Asked what impact the passing of McGuinness, the former deputy first minister and leader of Sinn Fein in the north, would have on the chances of a devolution settlement, Empey, a member of the UUP’s Good Friday Agreement negotiating delegation, said: “I don’t think it’ll be positive – because, for all his faults, Martin was committed to making the institutions work. I don’t think Gerry Adams is as committed.

Empey added that he believed Adams did not want to work within the constitutional framework of the Good Friday Agreement. In a rebuke to nationalist claims that neither Northern Ireland secretary James Brokenshire nor Theresa May can act as honest or neutral brokers in power-sharing negotiations given their reliance on the DUP’s eight MPs, he said: “They’re not neutral. And they’re not supposed to be neutral.

“I don’t expect a prime minister or a secretary of state to be neutral. Brokenshire isn’t sitting wearing a hat with ostrich feathers – he’s not a governor, he’s a party politician who believes in the union. The language Sinn Fein uses makes it sound like they’re running a UN mandate... Gerry can go and shout at the British government all he likes. He doesn’t want to be trapped in the constitutional framework of the Belfast Agreement. He wants to move the debate outside those parameters, and he sees Brexit as a chance to mobilise opinion in the republic, and to be seen standing up for Irish interests.”

Empey went on to suggest that Adams, who he suggested exerted a “disruptive” influence on power-sharing talks, “might very well say” Sinn Fein were “’[taking a hard line] for Martin’s memory’” and added that he had been “hypocritical” in his approach.

“He’ll use all of that,” he said. “Republicans have always used people’s deaths to move the cause forward. The hunger strikers are the obvious example. They were effectively sacrificed to build up the base and energise people. But he still has to come to terms with the rest of us.”

Empey’s frank assessment of Sinn Fein’s likely approach to negotiations will cast yet more doubt on the prospect that devolved government might be salvaged before Monday’s deadline. Though he admitted Adams had demanded nothing unionists “should die in a ditch for”, he suggested neither party was likely to cede ground. “If Sinn Fein were to back down they would get hammered,” he said. “If Foster backs down the DUP would get hammered. So I think we’ve got ourselves a catch 22: they’ve both painted themselves into their respective corners.”

In addition, Empey accused DUP leader Arlene Foster of squandering the “dream scenario” unionist parties won at last year’s assembly election with a “disastrous” campaign, but added he did not believe she would resign despite repeated Sinn Fein demands for her to do so.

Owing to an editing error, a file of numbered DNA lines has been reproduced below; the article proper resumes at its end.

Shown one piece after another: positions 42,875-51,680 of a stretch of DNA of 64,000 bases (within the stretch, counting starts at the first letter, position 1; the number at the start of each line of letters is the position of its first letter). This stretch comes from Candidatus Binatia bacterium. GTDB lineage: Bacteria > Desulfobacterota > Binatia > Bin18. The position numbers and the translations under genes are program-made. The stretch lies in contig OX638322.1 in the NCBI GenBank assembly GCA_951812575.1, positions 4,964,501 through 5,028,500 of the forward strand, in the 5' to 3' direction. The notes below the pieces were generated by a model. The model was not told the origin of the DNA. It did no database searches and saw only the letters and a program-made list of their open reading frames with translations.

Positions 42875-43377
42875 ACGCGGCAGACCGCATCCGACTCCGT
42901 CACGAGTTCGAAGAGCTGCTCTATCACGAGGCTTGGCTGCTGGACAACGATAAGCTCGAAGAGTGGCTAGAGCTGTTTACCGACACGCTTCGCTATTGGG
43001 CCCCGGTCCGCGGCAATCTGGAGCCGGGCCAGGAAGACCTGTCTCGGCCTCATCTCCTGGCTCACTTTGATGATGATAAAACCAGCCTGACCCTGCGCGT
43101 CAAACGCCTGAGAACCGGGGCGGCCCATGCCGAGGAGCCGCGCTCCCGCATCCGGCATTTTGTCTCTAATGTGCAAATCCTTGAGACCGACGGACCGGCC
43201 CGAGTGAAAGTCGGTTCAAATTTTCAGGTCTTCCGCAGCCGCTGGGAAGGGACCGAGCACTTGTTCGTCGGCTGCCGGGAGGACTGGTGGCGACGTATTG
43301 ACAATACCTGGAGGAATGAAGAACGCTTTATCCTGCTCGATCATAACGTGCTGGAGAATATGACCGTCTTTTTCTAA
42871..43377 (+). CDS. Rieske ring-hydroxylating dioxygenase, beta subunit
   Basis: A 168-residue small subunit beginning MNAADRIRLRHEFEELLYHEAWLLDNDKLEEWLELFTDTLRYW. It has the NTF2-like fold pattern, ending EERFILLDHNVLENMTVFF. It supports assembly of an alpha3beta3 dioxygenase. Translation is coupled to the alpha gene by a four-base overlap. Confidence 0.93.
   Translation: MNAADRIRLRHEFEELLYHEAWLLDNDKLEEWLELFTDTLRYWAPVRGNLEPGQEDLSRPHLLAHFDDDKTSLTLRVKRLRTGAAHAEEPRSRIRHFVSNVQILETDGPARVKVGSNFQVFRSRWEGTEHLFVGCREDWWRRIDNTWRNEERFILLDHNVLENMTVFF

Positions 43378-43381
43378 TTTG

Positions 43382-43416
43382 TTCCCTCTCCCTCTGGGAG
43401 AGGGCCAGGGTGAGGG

“It’s very difficult to see how she’s turned that from being at the top of Mount Everest to being under five miles of water – because that’s where she is,” he said. “She no longer controls the institutions. Martin McGuinness effectively wrote her resignation letter for her. And it’s very difficult to see a way forward. The idea that she could stand down as first minister candidate and stay on as party leader is one option. But she could’ve done that for a few weeks before Christmas and we wouldn’t be here! She’s basically taken unionism from the top to the bottom – in less than a year”.

Though Foster has expressed regret over the tone of the DUP’s much-criticised election campaign and has been widely praised for her decision to attend Martin McGuinness’ funeral yesterday, she remains unlikely to step down, despite coded invitations for her to do so from several members of her own party.

The historically poor result for unionism she oversaw has led to calls from leading loyalists for the DUP and UUP – who lost 10 and eight seats respectively – to pursue a merger or electoral alliance, which Empey dismissed outright.

“The idea that you can weld all unionists together into a solid mass under a single leadership – I would struggle to see how that would actually work in practice. Can you cooperate at a certain level? I don’t doubt that that’s possible, especially with seats here. Trying to amalgamate everybody? I remain to be convinced that that should be the case.”

Accusing the DUP of having “led unionism into a valley”, and of “lashing out”, he added: “They’ll never absorb all of our votes. They can try as hard as they like, but they’d end up with fewer than they have now.”

Patrick Maguire writes about politics and is the 2016 winner of the Anthony Howard Award.